Kali Linux (successor of Backtrack) was originally made as a tool set for advance penetration testing and finding vulnerabilities in network systems. Kali is based on Debian, However, unlike Debian it is focused on forensics.
Kali Linux is preinstalled with over 300 penetration-testing programs, including Armitage (a graphical cyber attack management tool), nmap (a port scanner), Wireshark (a packet analyzer), John the Ripper password cracker, Aircrack-ng (a software suite for penetration-testing wireless LANs), Burp suite and OWASP ZAP web application security scanners.
Kali Linux can run natively when installed on a computer’s hard disk, can be booted from a live CD or live USB, or it can run within a virtual machine. It is a supported platform of the Metasploit Project’s Metasploit Framework, a tool for developing and executing security exploits.
It was developed by Mati Aharoni and Devon Kearns of Offensive Security through the rewrite of BackTrack, their previous forensics Linux distribution based on Knoppix. The third core developer Raphaël Hertzog joined them as Debian expert.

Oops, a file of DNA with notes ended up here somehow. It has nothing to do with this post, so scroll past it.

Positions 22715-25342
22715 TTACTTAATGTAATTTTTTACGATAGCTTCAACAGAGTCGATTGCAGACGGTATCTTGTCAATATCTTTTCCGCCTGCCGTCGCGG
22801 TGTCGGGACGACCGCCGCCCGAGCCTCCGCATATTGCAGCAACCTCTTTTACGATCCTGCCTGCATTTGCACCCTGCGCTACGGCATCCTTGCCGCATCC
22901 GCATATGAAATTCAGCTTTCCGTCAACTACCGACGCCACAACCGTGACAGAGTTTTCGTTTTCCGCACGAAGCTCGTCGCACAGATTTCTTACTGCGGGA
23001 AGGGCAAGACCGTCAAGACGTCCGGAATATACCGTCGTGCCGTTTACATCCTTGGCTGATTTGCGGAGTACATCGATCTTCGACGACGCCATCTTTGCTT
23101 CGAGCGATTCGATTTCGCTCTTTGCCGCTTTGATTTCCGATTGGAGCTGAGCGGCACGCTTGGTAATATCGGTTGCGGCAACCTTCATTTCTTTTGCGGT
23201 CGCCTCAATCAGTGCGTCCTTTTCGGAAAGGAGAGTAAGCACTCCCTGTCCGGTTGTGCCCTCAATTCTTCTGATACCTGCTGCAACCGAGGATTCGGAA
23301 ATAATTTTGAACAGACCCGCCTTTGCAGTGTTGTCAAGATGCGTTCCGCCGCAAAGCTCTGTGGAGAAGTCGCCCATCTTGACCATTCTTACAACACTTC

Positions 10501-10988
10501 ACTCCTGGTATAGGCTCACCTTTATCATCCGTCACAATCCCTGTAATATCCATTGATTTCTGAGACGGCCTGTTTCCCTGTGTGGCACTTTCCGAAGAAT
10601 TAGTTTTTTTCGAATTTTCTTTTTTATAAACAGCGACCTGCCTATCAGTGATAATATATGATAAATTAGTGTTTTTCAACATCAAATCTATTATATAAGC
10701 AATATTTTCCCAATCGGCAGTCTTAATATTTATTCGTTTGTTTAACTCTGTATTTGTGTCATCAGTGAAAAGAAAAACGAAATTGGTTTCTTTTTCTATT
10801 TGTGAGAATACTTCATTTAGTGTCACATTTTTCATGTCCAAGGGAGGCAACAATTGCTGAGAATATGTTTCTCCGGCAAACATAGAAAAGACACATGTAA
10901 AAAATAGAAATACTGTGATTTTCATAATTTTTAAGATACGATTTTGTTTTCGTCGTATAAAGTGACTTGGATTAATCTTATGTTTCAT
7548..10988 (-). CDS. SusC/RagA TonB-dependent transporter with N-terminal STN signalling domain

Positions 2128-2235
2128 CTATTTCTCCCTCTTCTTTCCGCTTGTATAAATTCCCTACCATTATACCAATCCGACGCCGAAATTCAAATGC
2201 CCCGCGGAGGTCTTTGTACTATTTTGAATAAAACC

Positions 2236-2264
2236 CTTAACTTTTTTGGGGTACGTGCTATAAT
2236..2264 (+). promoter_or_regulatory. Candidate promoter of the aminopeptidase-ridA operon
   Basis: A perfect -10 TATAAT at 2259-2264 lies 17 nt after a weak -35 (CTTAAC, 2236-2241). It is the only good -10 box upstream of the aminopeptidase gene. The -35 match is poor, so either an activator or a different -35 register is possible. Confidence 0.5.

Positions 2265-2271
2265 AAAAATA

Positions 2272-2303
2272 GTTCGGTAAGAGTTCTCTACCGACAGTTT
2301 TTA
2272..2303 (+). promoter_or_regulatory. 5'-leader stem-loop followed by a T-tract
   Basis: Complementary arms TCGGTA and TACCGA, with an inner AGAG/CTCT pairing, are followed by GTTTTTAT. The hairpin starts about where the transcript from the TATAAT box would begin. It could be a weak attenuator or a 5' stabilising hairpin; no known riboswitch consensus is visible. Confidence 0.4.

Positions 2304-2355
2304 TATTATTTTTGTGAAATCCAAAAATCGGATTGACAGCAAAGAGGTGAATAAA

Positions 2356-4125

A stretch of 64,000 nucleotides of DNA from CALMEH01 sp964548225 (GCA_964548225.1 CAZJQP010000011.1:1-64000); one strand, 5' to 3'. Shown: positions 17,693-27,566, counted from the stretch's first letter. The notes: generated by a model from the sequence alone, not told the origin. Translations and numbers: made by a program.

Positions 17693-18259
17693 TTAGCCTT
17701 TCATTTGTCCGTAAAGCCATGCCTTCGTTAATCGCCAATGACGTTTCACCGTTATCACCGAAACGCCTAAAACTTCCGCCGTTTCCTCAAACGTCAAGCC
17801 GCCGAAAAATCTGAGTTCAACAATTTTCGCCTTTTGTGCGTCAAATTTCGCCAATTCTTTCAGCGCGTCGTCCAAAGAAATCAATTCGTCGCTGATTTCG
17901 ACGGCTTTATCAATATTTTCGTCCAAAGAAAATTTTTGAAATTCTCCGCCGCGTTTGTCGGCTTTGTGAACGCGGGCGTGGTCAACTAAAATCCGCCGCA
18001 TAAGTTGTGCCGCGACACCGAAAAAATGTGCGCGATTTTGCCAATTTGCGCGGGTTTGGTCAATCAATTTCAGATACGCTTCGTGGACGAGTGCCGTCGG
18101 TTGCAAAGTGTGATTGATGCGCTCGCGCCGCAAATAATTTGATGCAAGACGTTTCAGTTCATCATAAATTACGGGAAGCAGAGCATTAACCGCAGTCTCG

Kali Linux is based on Debian Testing. Most packages Kali uses are imported from the Debian repositories.
Kali Linux is developed using a secure environment with only a small number of trusted people that are allowed to commit packages, with each package being signed by the developer. Kali also has a custom-built kernel that is patched for injection. This was primarily added because the development team found they needed to do a lot of wireless assessments.
Kali Linux requires a minimum of 10GB hard disk space for installation.
A minimum of 512MB RAM for i386 and AMD64 architectures.
A bootable CD-DVD drive or a USB stick.